A Manchester classical music ensemble is celebrating its 50th anniversary and has started revealing its programme of events to mark the milestone in 2022.
Manchester Camerata will celebrate half a century of music making with collaborations, performances of new works and a debut at a prestigious London concert hall.
The ensemble will also continue with its venture into short films and with some of its ground-breaking community projects.
Here are some of the shows you won’t want to miss as the Manchester Camerata gets ready for a very special birthday.
What is the Manchester Camerata planning for its 50th anniversary in 2022?
The Manchester Camerata will kick off the year working with its resident artist, saxophonist Jess Gillam who reached the final of the BBC Young Musician of the Year competition.
They will be at Manchester’s Stoller Hall on 11 March and will then make their debut at the Wigmore Hall in the capital on 20 March.
Cumbrian musician Gillam will take the solo part in Alexander Glazunov’s Concerto in E-flat major and the programme will also include Be Still by Daniel Kidane, a work the ensemble premiered last year.
The orchestra also releases the sixth volume of its popular Mozart, Made in Manchester recording series with music director Gábor Takács-Nagy and pianist Jean-Efflam Bavouzet on 1 April.
The series also returns in concert form, with performances at Stoller Hall on 25 March and 23 September.
In November different generations of Mancunians from Gorton, where the ensemble is now based, will be involved in a programme which will include the world premiere of a new commission by composer Alex Ho.
The Camerata takes to the stage with Manchester-based music duo Space Afrika for a performance of Steve Reich’s minimalist masterpiece Music for 18 Musicians at Stoller Hall on 14 May and will team up with Manchester composer, producer and DJ Afrodeutsche on a new project.
The orchestra will also blend classical and pop music when it celebrates the 40th anniversary of the hugely-successful Hacienda Classical at the Royal Albert Hall on 13 May and Castlefield Bowl on 8 July and will team up with Peter Hook for The Sound of Joy Division Orchestrated at the 02 Apollo in Manchester and the London Palladium in October.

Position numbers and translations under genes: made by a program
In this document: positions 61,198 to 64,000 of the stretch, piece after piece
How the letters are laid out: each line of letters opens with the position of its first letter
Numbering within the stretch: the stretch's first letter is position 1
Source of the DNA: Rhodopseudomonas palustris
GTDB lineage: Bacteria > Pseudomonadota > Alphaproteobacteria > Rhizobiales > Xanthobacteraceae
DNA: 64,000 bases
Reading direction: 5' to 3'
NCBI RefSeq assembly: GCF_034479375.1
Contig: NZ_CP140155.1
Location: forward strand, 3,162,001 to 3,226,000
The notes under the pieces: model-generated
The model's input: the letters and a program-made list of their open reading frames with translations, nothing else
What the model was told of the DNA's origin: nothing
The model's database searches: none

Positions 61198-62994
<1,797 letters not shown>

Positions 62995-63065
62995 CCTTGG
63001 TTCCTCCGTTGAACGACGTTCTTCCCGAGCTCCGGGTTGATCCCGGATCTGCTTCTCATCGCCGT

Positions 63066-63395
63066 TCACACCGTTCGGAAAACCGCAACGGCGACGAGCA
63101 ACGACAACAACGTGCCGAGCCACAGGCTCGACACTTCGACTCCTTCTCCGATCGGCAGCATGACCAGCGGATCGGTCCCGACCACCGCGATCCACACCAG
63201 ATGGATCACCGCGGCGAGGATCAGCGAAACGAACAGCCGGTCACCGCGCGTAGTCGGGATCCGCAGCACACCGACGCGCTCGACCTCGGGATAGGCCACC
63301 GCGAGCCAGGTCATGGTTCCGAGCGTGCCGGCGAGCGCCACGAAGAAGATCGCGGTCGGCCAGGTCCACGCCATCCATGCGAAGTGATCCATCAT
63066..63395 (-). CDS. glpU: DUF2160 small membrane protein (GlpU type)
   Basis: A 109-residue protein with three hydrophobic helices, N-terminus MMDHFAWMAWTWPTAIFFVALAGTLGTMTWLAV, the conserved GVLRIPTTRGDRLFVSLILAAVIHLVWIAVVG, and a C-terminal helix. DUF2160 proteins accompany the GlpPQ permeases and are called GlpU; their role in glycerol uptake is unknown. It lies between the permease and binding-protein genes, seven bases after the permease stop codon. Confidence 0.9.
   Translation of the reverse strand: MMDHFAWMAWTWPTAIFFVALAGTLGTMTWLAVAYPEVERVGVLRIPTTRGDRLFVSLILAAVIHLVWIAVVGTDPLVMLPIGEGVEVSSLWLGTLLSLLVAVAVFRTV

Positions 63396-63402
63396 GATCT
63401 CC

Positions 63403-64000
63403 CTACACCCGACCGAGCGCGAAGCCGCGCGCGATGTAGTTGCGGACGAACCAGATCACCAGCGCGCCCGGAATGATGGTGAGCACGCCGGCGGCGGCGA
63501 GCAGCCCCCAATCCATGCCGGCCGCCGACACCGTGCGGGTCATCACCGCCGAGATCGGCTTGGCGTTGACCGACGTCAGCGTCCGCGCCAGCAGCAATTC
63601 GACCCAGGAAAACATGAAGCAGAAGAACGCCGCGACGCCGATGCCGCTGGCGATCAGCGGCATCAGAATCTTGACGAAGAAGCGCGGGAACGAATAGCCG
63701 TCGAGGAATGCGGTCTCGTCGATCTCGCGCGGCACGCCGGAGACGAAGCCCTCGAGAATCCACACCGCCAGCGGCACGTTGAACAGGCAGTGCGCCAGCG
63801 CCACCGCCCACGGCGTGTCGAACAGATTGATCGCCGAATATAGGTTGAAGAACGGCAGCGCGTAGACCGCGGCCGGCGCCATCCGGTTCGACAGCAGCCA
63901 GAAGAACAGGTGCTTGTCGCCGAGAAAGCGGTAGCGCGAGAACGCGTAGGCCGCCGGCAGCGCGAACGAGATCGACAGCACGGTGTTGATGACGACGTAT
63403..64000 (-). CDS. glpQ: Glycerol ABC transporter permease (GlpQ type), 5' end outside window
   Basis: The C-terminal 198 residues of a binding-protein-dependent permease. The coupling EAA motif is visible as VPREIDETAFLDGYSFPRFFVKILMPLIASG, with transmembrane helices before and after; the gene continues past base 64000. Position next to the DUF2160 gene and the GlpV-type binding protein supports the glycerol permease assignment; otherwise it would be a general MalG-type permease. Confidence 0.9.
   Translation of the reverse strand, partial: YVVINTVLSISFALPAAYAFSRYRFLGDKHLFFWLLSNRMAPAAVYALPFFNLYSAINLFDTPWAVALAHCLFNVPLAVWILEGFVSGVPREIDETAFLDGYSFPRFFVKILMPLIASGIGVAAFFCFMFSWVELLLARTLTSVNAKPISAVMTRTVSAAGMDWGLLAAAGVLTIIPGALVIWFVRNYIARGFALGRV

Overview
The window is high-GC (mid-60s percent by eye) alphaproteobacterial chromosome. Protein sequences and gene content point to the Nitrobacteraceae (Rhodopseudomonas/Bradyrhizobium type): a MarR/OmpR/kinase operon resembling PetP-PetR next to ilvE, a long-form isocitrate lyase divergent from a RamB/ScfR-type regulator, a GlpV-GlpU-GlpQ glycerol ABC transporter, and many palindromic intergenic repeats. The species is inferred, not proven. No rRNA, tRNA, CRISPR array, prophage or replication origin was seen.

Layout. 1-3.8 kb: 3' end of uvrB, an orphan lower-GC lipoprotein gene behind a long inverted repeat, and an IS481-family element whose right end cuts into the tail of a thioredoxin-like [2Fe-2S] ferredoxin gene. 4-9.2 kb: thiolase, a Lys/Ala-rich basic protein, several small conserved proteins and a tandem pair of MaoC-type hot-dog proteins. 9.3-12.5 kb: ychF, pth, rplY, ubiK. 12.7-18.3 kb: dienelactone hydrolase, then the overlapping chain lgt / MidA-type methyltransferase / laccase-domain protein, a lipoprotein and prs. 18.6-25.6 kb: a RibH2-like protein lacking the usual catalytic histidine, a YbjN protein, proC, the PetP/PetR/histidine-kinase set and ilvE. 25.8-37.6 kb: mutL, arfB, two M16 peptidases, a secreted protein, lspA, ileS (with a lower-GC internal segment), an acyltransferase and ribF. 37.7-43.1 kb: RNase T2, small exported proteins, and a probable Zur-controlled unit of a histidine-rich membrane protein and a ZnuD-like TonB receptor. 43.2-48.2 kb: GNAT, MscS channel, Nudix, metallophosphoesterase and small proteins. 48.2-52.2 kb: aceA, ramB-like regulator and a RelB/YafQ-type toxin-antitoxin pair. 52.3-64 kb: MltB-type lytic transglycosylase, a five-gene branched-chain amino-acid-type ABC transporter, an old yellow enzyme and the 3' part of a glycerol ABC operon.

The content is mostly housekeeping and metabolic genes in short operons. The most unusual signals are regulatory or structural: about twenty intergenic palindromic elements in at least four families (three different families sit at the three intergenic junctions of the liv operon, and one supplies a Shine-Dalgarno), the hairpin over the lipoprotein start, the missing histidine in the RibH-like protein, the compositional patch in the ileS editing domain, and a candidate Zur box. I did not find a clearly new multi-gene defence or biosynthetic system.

Other highlights include a trip across the Pennines for a performance of Bach’s St John Passion in Huddersfield.
What is the Camerata doing involving film and community projects?
The Camerata is also continuing to explore the relationship between music and the screen.
The next instalment of UNTOLD, its short film series which uses music to share personal stories, will see music director Gábor Takács-Nagy discussing his monumental move from playing the violin in the renowned Takacs Quartet to conducting.
Audiences will also have the opportunity to watch a screening of Charlie Chaplin’s 1921 silent film The Kid with the Camerata performing the score live at HOME in Manchester on 16 June.
The ensemble also continues its ongoing partnership with the Royal Northern College of Music where it takes part in chamber music workshops and a conducting weekend.
And following its move to The Monastery in Gorton the ensemble continues to embed itself in the local communities with its Music in Mind programme for people with dementia and their carers.
It will also continue partnering with Gorton’s Hideout Youth Zone to continue its creative song-writing choir and plans a series of workshops in St Peters High School in Longsight to bring together students and multi-genre artists in grime and hip hop.
Composer Lavender Rodriguez leads the Camerata’s Hidden Histories schools project, which celebrates the works of underrepresented composers of the past.
What has been said about the anniversary programme?
Bob Riley, chief executive of Manchester Camerata, said: “Our 50th anniversary is an opportunity to celebrate what has happened so far as well as our plans for the future.
“Everyone leaves a mark at the Camerata, be that a musical style, a way of thinking, or something else distinctive.
“We have countless anecdotes, recordings and community projects as part of our collective legacy. We want to invite our audience to join us as we reflect on our history and initiate new partnerships across the year to come.”
Jess Gillam said: “It’s always an absolute pleasure and honour to work with the orchestra - the musicians and the whole wider team alike.
“The ethos and spirit of the organisation and their commitment to sharing the wonders of music with every part of society is extremely inspiring.
“I’m looking forward to joining them on stage as part of their anniversary celebrations - here’s to the next 50 years!”